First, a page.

A2J/A2K: Access to Justice, Access to Knowledge, and Economic Inequalities in Open Courts and Arbitrations
78 Pages Posted: 22 Feb 2018 Last revised: 19 Apr 2018
Date Written: February 15, 2018
This article, for a symposium on Secrecy, explores a broad set of processes that makes dispute resolution inaccessible. My focus is on the problem of institutional privatization, as contrasted with questions of individuals’ personal privacy. The kind of secrecy I discuss here has several sources including the promotion of alternative dispute resolution (“ADR”) through in-chambers judicial management and settlement efforts; the design of some online dispute resolution (“ODR”) and court-annexed arbitration programs; mandates to outsource dispute resolution to private providers; bans on pursuing relief through class actions; and the costs to individuals of pursuing claims.
Rather than any “natural” states of open or closed dispute resolution, political and social movements shape laws endowing courts, ADR, ODR, and arbitration with their attributes. Today, we assume courts to be open and think of judicial management and of arbitration as closed. These assumptions are the product of rules, doctrine, and practices that are in motion. As I detail, much of what takes place in courts increasingly happens outside the public purview, and yet some judges do pre-trial work in open court, on the bench and on the record. Likewise, while privately provided arbitrations are generally cloistered, some jurisdictions permit public access to court-annexed arbitration. A distinction therefore needs to be drawn between what I call the doctrinal openness of courts, familiar because of layers of custom, practice, rules, and law formally committed to public access, and the functional privatization of court-based activities and of some forms of arbitration that make interactions and outcomes inaccessible.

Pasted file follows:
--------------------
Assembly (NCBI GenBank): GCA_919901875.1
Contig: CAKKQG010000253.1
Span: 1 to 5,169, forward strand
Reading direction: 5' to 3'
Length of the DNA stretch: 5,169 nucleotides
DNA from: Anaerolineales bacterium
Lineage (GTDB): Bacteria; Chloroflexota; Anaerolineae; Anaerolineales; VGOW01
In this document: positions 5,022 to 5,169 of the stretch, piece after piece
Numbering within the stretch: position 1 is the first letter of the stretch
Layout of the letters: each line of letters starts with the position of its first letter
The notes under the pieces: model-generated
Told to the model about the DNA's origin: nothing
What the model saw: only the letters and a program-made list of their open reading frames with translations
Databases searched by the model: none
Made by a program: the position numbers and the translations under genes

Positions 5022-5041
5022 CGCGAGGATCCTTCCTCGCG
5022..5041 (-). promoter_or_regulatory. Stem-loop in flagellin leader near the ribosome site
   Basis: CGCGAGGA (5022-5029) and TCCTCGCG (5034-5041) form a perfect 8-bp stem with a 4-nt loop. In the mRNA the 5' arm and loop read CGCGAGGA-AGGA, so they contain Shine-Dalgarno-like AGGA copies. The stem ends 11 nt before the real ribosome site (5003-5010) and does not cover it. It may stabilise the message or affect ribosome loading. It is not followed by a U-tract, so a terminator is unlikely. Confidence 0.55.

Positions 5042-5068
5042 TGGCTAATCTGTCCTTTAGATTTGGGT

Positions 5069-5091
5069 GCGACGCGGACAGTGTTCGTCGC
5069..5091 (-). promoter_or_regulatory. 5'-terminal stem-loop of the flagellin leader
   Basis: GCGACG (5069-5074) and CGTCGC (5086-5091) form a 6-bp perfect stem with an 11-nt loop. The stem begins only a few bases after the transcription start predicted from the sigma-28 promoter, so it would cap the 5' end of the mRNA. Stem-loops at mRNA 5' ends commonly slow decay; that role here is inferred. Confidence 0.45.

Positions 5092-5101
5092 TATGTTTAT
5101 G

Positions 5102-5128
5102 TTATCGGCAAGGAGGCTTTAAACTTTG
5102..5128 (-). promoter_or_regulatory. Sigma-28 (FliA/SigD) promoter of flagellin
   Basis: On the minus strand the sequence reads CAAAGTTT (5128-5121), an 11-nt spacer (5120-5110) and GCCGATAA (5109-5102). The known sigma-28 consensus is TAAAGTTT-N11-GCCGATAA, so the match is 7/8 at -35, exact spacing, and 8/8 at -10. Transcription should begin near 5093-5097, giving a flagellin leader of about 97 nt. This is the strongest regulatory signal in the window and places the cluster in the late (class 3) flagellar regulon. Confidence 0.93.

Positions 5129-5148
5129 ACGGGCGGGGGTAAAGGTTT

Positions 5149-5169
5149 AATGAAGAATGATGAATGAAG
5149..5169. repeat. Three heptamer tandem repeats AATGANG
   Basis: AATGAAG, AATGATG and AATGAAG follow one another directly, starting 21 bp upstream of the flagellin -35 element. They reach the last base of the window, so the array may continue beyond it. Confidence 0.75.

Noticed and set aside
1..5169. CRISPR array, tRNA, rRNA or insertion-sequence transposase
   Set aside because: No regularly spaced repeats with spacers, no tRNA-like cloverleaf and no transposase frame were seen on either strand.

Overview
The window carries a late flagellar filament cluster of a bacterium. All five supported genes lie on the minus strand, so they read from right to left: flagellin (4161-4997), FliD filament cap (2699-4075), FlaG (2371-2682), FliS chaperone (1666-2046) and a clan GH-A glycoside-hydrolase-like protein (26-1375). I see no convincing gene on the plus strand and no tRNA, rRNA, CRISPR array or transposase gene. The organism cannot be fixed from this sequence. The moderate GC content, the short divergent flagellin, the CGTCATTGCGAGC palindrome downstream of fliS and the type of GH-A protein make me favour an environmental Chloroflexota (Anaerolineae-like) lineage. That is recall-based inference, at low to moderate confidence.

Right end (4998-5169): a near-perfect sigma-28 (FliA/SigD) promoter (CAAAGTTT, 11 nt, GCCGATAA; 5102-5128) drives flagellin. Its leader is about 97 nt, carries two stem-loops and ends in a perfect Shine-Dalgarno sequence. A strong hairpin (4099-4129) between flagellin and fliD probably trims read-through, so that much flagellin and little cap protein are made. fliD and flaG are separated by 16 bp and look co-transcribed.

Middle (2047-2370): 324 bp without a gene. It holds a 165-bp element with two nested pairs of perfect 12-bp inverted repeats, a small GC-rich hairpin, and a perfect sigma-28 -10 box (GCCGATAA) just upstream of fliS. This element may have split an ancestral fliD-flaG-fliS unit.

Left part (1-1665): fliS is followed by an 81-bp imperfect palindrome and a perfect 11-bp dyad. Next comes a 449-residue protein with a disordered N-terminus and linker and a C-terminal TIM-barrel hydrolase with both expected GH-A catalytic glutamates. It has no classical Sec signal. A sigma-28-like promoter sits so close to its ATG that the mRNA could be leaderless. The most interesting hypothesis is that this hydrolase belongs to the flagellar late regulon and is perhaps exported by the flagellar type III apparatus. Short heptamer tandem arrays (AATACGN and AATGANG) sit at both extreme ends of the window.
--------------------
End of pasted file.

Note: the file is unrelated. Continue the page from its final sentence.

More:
I discuss how the closing off of ADR and ODR interacts with bans on class actions, confidentiality clauses, and a host of “legal financial obligations” (“LFOs”), all of which make dispute resolution inaccessible and aspects of it secret. I add to the documentation on the use of arbitration by mining publicly available databases that reflect how unusual single-file consumer claims are. To the extent ODR creates new routes to redress, the versions practiced in the United States have not built in third-party access to welcome observers or to enable assessment of its processes or outcomes. The pressures on courts to finance their own services are another way in which access is limited; a host of assessments deter litigants from using courts.
This article then turns to the need to reframe constitutional doctrine so as to constrain the functional privatization of dispute resolution. Current approaches rely on the tradition of access to trials as the benchmark. Given the rarity of trials, preserving public practices requires revising the legal inquiries to focus on the utilities of open dispute resolution as it now takes place, whether in person or through exchanges of materials online. I close with the reminder that making courts accessible is in the interests of individual and repeat players.
Keywords: class action, aggregation, alternative dispute resolution, online dispute resolution, privatization, publicity, Bentham, repeat player, one shot player
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